This shows that homelessness is a more evident and pressing problem than mental illness. The people who are homeless are much more vulnerable to mental disorders including severe mental disorders than the population in general. When the problem of poverty becomes severe, homelessness occurs and it effects whole of the population in general and is not specific to the people suffering from any kind of mental illness.
Keeping in view all the studies and research, it becomes evident that mental illness in itself is not the cause of social disadvantages like crime, joblessness and homelessness. In fact, these problems arise due to poverty and the people who are already mentally ill are adversely affected by such problems. Social problems places adverse effects on whole of the population in general and are not only unique to the mentally ill population. Mentally ill people are just more adversely affected by such social problems and are over represented in the research literature and studies related to this topic.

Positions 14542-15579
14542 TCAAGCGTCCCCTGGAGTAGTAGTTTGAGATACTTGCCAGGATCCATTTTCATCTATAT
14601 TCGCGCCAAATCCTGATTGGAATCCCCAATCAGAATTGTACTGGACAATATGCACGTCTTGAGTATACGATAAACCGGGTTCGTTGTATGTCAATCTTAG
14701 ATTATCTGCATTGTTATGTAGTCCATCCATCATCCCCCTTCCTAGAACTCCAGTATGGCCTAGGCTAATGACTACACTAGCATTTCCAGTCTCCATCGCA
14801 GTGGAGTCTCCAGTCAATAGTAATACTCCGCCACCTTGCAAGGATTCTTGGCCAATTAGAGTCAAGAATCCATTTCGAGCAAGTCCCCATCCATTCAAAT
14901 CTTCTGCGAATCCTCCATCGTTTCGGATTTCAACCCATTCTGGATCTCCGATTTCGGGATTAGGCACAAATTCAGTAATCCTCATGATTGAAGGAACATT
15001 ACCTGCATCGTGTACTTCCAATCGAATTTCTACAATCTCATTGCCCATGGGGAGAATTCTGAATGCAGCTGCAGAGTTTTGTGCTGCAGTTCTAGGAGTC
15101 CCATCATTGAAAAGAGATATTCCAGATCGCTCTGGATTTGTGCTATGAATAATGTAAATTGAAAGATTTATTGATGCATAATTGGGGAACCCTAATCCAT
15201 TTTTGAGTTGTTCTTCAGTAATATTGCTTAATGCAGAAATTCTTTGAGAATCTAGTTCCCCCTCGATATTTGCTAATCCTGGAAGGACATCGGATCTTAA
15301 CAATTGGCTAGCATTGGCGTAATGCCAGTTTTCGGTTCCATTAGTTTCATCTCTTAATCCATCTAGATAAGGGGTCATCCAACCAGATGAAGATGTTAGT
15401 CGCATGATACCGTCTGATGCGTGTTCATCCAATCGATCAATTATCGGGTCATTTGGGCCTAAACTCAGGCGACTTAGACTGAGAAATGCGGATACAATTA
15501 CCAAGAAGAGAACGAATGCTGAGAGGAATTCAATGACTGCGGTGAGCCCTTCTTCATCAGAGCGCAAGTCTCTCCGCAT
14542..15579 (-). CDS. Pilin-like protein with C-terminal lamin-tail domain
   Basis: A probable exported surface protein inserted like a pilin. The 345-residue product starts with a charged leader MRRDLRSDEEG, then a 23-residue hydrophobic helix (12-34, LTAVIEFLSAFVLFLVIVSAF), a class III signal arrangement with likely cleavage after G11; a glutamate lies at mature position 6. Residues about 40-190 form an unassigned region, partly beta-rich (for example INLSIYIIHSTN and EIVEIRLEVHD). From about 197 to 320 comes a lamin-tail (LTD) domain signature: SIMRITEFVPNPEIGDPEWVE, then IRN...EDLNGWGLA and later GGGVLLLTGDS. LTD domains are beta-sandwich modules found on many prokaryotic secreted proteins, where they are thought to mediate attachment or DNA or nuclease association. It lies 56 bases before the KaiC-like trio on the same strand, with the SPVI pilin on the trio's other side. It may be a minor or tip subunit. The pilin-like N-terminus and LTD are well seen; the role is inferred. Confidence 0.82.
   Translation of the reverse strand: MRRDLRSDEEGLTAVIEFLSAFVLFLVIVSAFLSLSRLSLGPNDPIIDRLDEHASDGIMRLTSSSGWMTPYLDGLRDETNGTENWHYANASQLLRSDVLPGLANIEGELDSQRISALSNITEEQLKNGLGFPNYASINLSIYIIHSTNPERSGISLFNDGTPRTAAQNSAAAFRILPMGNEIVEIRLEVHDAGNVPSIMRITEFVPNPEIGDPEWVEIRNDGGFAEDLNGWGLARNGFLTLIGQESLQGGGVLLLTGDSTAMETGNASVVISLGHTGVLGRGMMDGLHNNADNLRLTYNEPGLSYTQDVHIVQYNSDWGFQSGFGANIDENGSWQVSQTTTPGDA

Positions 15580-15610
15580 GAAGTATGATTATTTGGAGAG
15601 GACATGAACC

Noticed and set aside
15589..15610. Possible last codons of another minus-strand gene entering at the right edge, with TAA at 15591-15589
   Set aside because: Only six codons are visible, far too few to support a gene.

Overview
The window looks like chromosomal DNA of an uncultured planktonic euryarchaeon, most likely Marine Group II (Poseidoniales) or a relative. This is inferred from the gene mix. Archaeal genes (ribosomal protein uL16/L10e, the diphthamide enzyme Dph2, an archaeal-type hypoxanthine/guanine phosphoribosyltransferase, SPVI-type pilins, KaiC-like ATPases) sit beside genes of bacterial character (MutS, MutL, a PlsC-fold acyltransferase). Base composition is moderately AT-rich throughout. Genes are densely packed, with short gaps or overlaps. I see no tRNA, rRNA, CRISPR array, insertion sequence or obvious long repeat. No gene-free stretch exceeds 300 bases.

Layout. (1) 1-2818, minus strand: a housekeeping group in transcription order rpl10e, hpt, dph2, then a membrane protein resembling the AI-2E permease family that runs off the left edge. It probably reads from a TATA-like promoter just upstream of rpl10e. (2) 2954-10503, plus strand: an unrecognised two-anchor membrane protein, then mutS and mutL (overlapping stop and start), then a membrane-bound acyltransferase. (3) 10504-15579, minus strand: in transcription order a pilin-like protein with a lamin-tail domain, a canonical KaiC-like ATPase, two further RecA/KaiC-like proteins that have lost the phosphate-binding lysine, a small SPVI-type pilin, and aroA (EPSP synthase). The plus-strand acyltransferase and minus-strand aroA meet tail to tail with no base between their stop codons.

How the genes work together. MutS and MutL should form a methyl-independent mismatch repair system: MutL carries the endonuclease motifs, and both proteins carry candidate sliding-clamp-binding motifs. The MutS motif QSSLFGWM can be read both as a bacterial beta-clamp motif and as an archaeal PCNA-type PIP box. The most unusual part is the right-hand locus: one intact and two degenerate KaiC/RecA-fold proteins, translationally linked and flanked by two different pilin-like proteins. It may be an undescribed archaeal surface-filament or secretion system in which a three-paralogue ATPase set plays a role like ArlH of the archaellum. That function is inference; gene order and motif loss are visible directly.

Bassuk, E.L., Buckner, J.C., Weinreb, L.F., et al. (1997). Homelessness in female-headed families:childhood and adult risk and protective factors. American Journal of Public Health87:241–248.
Bassuk, E.L., Rubin, L. & Lauriat, A. (1984). Is homelessness a mental health problem? American Journal of Psychiatry 141:1546–1550.
Bonta, J., Law, M. & Hanson, K. (1998). The prediction of criminal and violent recidivism among mentally disordered offenders: a metaanalysis. Psychology Bulletin 123:123–142.
Benda, B.B. (1991). Undomiciled: a study of drifters, other homeless persons, their problems, and service utilization. Psychoso -cial Rehabilitation Journal 14:40–67.